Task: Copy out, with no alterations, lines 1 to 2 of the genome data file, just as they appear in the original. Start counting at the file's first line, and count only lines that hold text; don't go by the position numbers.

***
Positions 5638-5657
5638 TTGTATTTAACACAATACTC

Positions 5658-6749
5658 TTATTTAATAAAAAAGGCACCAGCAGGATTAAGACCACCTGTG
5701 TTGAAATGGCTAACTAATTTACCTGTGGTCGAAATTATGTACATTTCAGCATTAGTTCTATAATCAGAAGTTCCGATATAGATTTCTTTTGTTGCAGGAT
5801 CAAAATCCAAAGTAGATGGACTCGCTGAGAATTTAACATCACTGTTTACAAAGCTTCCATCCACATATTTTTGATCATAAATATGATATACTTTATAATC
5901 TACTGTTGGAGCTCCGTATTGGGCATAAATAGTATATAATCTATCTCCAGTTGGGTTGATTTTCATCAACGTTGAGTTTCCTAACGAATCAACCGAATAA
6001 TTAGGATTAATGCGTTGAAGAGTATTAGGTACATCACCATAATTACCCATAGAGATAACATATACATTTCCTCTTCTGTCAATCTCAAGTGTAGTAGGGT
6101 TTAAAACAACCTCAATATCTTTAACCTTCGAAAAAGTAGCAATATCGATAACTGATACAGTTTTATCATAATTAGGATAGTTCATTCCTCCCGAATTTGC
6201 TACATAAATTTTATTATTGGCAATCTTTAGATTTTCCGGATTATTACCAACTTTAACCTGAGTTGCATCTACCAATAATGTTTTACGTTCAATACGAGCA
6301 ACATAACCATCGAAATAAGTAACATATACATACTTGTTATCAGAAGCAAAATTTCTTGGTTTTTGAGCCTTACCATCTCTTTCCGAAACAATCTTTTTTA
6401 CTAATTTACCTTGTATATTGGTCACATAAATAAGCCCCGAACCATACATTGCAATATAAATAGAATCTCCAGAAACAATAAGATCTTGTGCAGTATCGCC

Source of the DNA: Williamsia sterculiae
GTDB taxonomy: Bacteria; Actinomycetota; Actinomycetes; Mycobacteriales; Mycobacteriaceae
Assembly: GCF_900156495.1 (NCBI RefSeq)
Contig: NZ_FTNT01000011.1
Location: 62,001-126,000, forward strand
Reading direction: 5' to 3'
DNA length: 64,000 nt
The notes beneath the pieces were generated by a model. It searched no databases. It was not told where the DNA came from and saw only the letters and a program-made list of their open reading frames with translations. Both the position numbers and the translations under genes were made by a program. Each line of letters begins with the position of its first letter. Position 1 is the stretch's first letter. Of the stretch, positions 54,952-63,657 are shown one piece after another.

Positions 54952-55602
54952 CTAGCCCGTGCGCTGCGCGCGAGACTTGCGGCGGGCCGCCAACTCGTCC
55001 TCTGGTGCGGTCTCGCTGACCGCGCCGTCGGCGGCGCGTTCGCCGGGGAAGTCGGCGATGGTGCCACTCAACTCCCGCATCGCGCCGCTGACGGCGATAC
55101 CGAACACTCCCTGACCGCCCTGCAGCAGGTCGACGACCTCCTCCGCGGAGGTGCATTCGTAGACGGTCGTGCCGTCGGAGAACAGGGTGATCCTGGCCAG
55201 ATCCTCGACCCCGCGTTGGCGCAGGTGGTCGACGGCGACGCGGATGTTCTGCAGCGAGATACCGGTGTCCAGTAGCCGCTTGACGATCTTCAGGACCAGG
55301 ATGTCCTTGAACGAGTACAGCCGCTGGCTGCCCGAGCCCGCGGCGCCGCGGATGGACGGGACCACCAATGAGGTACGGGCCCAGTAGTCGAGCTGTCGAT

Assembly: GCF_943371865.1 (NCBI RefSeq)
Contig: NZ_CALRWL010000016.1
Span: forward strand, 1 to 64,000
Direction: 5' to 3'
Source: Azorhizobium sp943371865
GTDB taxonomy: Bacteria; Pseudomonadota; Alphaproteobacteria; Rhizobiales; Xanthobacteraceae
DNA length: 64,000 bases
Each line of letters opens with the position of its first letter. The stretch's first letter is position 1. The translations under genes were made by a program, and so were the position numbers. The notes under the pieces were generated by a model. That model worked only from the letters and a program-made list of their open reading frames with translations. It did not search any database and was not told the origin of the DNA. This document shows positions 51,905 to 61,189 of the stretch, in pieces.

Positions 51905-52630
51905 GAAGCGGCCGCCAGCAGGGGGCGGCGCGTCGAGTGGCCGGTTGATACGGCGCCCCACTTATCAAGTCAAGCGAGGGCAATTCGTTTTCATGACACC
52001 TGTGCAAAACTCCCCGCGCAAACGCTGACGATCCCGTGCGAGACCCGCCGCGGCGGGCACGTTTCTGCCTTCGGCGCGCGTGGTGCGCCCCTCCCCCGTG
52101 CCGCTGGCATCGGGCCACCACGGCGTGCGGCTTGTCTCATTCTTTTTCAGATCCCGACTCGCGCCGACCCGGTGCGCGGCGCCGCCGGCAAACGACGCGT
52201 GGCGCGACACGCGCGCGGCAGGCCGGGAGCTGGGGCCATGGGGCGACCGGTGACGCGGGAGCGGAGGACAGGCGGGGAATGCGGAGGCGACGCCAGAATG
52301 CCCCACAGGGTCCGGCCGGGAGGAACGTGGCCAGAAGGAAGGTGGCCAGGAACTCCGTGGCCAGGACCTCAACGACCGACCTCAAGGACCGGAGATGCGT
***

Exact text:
Positions 5638-5657
5638 TTGTATTTAACACAATACTC